\[{\rm{n}}\,{\rm{(}}{{\rm{N}}_{\rm{2}}}{{\rm{O}}_{\rm{3}}}{\rm{)}}\;{\rm{ = }}\,{\rm{46}}{\rm{.0}}\,\cancel{{{\rm{g}}\,{{\rm{N}}_{\rm{2}}}{{\rm{O}}_{\rm{3}}}}}{\rm{ \times }}\,\frac{{{\rm{1}}\;{\rm{mol}}\;{{\rm{N}}_{\rm{2}}}{{\rm{O}}_{\rm{3}}}}}{{{\rm{76}}{\rm{.01}}\;\cancel{{{\rm{g}}\,{{\rm{N}}_{\rm{2}}}{{\rm{O}}_{\rm{3}}}}}}}\,{\rm{ = }}\,{\rm{0}}{\rm{.605}}\;{\rm{mol}}\,{{\rm{N}}_{\rm{2}}}{{\rm{O}}_{\rm{3}}}\]

 

Next, we multiply this by 2:

n (N) = 2 n (N2O3) = 2 x 0.605 mol = 1.21 mol

 

We can also do this calculation in one step using conversion factors:

 

\[{\rm{n}}\,{\rm{(N)}}\;{\rm{ = }}\,{\rm{46}}{\rm{.0}}\,\cancel{{{\rm{g}}\,{{\rm{N}}_{\rm{2}}}{{\rm{O}}_{\rm{3}}}}}{\rm{ \times }}\,\frac{{{\rm{1}}\;\cancel{{{\rm{mol}}\;{{\rm{N}}_{\rm{2}}}{{\rm{O}}_{\rm{3}}}}}}}{{{\rm{76}}{\rm{.01}}\;\cancel{{{\rm{g}}\,{{\rm{N}}_{\rm{2}}}{{\rm{O}}_{\rm{3}}}}}}}\,{\rm{ \times }}\,\frac{{{\rm{2}}\;{\rm{mol}}\;{\rm{N}}}}{{{\rm{1}}\;\cancel{{{\rm{mol}}\;{{\rm{N}}_{\rm{2}}}{{\rm{O}}_{\rm{3}}}}}}}{\rm{ = }}\,{\rm{1}}{\rm{.21}}\;{\rm{mol}}\,{\rm{N}}\]

 

Converting Moles to Mass

If the question asks to calculate the mass from the moles, we will need to use the other conversion factor so that the moles now can be canceled.

For example, how many moles of carbon are there in a 0.048 mol sample?

The molar mass of carbon is 12.0 g/mol, so the conversion factors are:

 

\[\frac{{{\rm{1}}\;{\rm{mol}}\;{\rm{C}}}}{{{\rm{12}}{\rm{.0}}\;{\rm{g}}\,{\rm{S}}}}\;\,and\,\,\frac{{{\rm{12}}{\rm{.0}}\;{\rm{g}}\,{\rm{C}}}}{{{\rm{1}}\;{\rm{mol}}\;{\rm{C}}}}\]

 

Using the second conversion factor, we can calculate the mass as:

 

\[{\rm{m}}\;{\rm{(C)}}\,{\rm{ = }}\;{\rm{0}}{\rm{.048}}\;\cancel{{{\rm{mol}}\,{\rm{C}}}}\,{\rm{ \times }}\,\frac{{{\rm{12}}{\rm{.0}}\;{\rm{g}}\,{\rm{C}}}}{{{\rm{1}}\;\cancel{{{\rm{mol}}\;{\rm{C}}}}}}\;{\rm{ = }}\;{\rm{0}}{\rm{.576}}\,{\rm{g}}\]

 

Practice

1.

Calculating Moles from Mass

Determine the number of moles in 59.7 grams of Al.

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2.

Determine the number of moles in 2.41 grams of FeO.

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3.

Calculate the number of moles in 0.647 grams of Al2O3.

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4.

Determine the number of moles in 3.56 grams of Mg(OH)2.

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5.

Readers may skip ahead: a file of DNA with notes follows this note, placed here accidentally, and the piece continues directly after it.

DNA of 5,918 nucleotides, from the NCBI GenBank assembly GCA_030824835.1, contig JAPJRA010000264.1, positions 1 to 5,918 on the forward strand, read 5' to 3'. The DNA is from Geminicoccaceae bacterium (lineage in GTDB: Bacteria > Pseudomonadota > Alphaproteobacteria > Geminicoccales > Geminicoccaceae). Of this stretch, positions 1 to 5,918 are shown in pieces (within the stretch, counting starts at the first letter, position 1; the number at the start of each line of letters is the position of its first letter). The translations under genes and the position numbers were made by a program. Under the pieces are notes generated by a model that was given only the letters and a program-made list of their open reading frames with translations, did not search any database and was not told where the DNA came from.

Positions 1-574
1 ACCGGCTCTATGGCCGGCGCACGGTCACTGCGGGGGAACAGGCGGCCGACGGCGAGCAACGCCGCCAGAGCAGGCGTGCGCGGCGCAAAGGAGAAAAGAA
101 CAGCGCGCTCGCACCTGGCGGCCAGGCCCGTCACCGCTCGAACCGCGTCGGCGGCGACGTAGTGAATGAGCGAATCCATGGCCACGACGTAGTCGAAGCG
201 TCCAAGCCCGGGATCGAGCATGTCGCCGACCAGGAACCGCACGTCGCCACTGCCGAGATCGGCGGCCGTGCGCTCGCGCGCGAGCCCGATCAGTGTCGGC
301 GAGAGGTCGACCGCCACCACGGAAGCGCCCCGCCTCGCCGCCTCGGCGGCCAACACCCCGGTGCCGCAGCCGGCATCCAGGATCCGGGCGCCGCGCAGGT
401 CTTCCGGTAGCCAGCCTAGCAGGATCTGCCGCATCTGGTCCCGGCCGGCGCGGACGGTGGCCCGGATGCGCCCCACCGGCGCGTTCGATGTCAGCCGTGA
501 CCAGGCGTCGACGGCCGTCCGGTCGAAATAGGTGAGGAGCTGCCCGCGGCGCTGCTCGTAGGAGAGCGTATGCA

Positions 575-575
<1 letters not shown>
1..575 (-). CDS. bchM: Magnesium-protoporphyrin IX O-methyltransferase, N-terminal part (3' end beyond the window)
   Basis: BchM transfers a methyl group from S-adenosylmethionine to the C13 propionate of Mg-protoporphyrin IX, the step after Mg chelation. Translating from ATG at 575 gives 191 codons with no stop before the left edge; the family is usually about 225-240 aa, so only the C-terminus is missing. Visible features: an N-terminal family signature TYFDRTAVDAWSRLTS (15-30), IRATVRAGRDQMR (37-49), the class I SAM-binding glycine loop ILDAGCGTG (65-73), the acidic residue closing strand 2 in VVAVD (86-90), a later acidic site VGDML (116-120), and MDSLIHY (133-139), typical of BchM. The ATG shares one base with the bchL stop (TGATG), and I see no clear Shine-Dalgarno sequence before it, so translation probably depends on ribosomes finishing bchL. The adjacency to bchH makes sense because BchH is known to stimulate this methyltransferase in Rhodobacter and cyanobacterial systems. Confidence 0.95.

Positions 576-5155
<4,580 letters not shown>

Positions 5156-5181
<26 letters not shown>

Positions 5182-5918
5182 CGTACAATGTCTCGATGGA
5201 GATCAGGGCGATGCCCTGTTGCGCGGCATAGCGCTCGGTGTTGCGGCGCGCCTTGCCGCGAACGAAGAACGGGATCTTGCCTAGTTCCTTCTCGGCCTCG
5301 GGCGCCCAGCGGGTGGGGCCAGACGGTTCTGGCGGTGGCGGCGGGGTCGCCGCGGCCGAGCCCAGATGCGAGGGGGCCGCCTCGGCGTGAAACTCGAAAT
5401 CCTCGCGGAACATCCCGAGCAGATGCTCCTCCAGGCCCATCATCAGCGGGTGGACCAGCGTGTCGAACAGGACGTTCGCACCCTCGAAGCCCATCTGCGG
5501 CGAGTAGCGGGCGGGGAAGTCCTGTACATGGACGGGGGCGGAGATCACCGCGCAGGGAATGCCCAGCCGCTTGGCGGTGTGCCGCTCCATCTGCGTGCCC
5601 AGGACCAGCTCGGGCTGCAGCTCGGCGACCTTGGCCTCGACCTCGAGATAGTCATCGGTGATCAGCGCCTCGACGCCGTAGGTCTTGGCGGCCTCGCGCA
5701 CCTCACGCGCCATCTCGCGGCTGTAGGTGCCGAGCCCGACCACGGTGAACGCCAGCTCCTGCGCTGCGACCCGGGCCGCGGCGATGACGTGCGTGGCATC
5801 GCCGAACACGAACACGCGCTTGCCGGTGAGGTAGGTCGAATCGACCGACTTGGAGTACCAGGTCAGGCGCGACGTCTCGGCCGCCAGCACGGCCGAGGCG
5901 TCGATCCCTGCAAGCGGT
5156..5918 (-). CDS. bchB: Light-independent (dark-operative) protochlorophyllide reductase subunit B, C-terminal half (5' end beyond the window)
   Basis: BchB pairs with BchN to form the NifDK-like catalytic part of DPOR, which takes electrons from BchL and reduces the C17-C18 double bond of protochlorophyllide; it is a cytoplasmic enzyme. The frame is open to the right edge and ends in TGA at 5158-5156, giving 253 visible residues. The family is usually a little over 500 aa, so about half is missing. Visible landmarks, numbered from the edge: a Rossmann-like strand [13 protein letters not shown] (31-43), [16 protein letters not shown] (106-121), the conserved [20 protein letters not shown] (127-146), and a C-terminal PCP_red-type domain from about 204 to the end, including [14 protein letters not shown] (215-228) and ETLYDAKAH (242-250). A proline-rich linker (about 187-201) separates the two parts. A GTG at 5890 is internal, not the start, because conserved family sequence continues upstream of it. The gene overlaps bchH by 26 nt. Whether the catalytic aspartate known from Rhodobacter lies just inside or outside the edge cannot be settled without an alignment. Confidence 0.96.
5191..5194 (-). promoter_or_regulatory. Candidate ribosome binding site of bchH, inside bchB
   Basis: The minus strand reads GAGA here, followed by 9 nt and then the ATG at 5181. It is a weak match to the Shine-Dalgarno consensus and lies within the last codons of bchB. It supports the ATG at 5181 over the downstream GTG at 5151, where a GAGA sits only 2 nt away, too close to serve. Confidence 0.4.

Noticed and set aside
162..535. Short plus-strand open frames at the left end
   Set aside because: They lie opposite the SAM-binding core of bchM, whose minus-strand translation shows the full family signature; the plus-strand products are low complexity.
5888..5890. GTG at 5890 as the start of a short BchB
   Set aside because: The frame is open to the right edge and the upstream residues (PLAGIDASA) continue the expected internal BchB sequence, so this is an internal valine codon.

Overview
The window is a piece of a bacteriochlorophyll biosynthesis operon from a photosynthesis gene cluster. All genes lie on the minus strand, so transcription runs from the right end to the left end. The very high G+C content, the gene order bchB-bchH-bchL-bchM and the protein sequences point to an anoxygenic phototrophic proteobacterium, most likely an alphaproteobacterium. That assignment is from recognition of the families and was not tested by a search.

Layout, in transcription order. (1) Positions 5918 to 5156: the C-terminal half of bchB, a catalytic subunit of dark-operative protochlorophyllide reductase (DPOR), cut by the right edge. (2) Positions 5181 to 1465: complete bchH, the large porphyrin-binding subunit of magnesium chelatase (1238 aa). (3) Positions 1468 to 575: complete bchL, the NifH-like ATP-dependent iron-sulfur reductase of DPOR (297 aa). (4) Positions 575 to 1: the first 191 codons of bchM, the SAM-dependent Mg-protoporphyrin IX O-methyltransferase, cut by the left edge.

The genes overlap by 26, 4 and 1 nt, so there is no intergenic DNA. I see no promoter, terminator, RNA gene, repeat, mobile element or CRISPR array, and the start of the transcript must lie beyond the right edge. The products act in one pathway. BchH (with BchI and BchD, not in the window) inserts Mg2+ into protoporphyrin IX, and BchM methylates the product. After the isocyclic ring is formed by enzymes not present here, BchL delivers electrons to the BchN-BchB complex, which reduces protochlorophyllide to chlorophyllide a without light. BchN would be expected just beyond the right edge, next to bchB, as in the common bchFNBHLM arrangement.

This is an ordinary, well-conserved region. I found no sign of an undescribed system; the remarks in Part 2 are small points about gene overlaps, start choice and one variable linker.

Determine the number of moles in 0.385 grams of N2O3.

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6.

Determine the number of moles in 165 grams of CaSO4.

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7.

Calculate the molar mass of N2O4 and determine how many moles of it are in a 23.9 g sample.

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8.

Calculate the number of moles in 165 grams of C3H6O.

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9.

Determine the number of moles in 452 grams of Co(NO3)3.

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10.

Calculating Mass from Moles 

Calculate the mass in grams of 0.598 moles of Fe.

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11.

Calculate the mass in grams of 0.168 moles of NO.

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12.

Calculate the mass in grams of 0.987 moles of (NH4)2S.

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13.

Calculate the mass in grams of 6.81 moles of Al2(SO4)3.

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14.

Calculate the mass in grams of 2.64 moles of methanol, CH3OH.

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15.

Calculate the mass in grams of 9.42 moles of NiCl2·6H2O.

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16.

Calculating the Number of Molecules from the Moles

How many molecules are there in a 0.487 mol sample of PCl5?

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17.

How many molecules (formula units) are there in a 5.84 mol sample of Na2SO3.

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18.

How many molecules of sucrose, C12H22O11 are there in a 0.684 mol sample?

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19.

Calculate the number of molecules in a 3.25-mol sample of propane, C3H8.

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20.

How many moles is 5.80 x 1025 molecules of POCl3?

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21.

Calculating the Number of Molecules from the Mass

How many molecules are there in a 5.12-g sample of K2O?

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22.

How many molecules of glucose, C6H12O6 are there in a 35.0 g sample?

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23.

Calculate the number of molecules of butane, C4H10, in its 2.40-gram sample.

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24.

How many Ethylene, C2H4 molecules are present in a 46.2 g sample? The molar mass of C2H4 is 28.1 g/mol.

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25.

Calculating the Number of Atoms

Calculate the number of atoms in a 2.56-g sample of Ca.

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26.

How many carbon atoms are there in a 0.590 mol sample of CCl4.

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27.

How many carbon atoms are there in a 0.964 mol sample of C2H6.

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28.

Which sample contains more Cl atoms: a) 1.25 moles of CH2Cl2 b) 2.15 moles of CH3Cl

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29.

The molecular formula of morphine is C17H19NO3. How many carbon atoms are in a 34.7-gram sample of morphine?

 

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30.

Isopropyl alcohol, also known as isopropanol, has found a widespread application in the preparation of pharmaceutical products. Answer the following questions considering that the molecular formula of isopropanol is C3H8O.

a) How many moles of C3H8O are contained in a 12.0 g sample of the alcohol?
b) How many molecules of C3H8O are contained in a 12.0 g sample of the alcohol?
c) How many atoms of oxygen are contained in a 12.0 g sample of the isopropyl alcohol (C3H8O)?
d) How many atoms of carbon are contained in a 12.0 g sample of the isopropyl alcohol (C3H8O)?

a)
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c)
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d)